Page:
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  • Researchers Uncover New Functions of ELL as E3-Ubiquitin Ligase
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    ELL (eleven-nineteen lysine-rich leukemia) was first identified as a translocation partner of MLL in acute myeloid leukemia. Increasing evidence supports that ELL is a key regulator of transcriptional elongation, participating in both the super elongation complex (SEC) and the little elongation complex (LEC) to regulate expression of HOX genes. In addition, ELL was reported to interact with steroid receptor, HIF-α and E2F1, and regulate their transcriptional activity. Due to early embryonic lethality in Ell-null mice, the physiological function of Ell in mammals remain elusive, and ELL has been widely reported as a transcriptional elongation factor. 

    Recently, Dr. XIAO Wuhan and his colleagues from Institute of Hydrobiology, Chinese Academy of Sciences (IHB) reported that ELL could interact directly with the pro-oncogene c-Myc, and function as an E3 ubiquitin ligase to accelerate the degradation of c-Myc, resulting the suppression of the growth of tumor. UbcH8 is the ubiquitin-conjugating enzyme in this pathway.  

    In addition, the cysteine 595 of ELL was identified as an active site of the enzyme; its mutation to alanine (C595A) renders the protein unable to promote the ubiquitination and degradation of c-Myc. ELL-mediated c-Myc degradation suppresses c-Myc-dependent transcriptional activity and inhibits cell proliferation and xenograft tumor growth. In contrast, the ELL (C595A) mutant not only loses the ability to inhibit cell proliferation and xenograft tumor growth, but also promotes tumor metastasis.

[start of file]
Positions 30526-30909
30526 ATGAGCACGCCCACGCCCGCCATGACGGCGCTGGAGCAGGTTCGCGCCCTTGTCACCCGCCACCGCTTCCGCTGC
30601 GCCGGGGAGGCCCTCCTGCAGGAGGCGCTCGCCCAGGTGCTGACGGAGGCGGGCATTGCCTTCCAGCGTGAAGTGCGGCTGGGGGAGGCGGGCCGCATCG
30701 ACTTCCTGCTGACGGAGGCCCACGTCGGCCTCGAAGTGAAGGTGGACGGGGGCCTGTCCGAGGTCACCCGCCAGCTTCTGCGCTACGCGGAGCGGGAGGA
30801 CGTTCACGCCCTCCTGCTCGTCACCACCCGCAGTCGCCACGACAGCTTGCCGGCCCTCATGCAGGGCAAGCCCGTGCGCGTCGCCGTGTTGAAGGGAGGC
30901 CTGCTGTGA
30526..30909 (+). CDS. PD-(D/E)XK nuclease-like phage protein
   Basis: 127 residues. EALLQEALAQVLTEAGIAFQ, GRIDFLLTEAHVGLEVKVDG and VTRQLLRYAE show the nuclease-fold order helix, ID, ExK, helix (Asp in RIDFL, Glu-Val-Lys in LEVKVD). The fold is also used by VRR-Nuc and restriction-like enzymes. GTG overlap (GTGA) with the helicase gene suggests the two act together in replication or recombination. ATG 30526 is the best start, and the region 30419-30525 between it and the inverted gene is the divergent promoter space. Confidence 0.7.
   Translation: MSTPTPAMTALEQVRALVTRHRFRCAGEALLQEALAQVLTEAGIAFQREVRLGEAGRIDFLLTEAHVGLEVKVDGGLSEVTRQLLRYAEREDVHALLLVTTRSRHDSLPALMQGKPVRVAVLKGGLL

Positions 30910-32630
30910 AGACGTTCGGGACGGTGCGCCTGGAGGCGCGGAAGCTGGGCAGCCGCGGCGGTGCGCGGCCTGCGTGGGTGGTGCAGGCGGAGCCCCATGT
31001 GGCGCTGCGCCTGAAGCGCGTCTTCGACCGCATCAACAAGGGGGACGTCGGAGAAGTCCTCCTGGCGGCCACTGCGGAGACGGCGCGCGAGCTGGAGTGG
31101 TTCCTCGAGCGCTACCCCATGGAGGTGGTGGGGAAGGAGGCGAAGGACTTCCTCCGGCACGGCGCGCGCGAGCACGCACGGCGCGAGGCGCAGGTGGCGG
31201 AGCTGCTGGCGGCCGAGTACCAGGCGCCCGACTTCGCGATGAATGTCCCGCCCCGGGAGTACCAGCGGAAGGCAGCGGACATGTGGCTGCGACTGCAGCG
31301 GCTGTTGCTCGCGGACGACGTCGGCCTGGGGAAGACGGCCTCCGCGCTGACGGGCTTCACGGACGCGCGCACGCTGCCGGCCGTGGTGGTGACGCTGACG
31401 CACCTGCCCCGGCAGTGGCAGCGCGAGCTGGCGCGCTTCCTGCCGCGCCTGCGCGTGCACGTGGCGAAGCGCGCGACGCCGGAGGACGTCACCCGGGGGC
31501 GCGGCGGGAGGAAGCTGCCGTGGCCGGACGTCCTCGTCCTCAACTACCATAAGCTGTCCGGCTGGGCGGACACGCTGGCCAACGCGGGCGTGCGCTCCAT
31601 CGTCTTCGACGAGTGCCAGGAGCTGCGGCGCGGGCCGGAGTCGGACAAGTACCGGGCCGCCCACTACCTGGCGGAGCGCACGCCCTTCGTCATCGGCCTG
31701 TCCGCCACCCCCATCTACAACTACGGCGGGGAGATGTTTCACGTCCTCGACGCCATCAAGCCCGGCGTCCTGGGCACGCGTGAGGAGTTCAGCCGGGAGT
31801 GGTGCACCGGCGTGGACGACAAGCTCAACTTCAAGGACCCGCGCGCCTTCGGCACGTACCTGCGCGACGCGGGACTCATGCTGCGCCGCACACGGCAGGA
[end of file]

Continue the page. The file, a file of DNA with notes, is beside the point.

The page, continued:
This work not only reveals a previously unrecognized function for ELL as a novel E3 ubiquitin ligase for c-Myc, but also suggests a new clue to uncover the molecular mechanism of tumor metastasis. This work was recently published on Nature Communications with the title of “ELL targets c-Myc for proteasomal degradation and suppresses tumour growth”.

     
     

    A model of ELL-mediated c-Myc degradation. UbcH8 transfers ubiquitin to C595 of ELL, after which ELL transfers ubiquitin from C595 to K51/52, K397 and K430 of c-Myc. After multiple cycles, ELL catalyzes the formation of K48-linked polyubiquitin chains at K51/52, K397 and K430 of c-Myc, which are recognized by the 26S proteasome and result in c-Myc degradation. (Figure by IHB)

  • http://www.nature.com/ncomms/2016/160324/ncomms11057/full/ncomms11057.html
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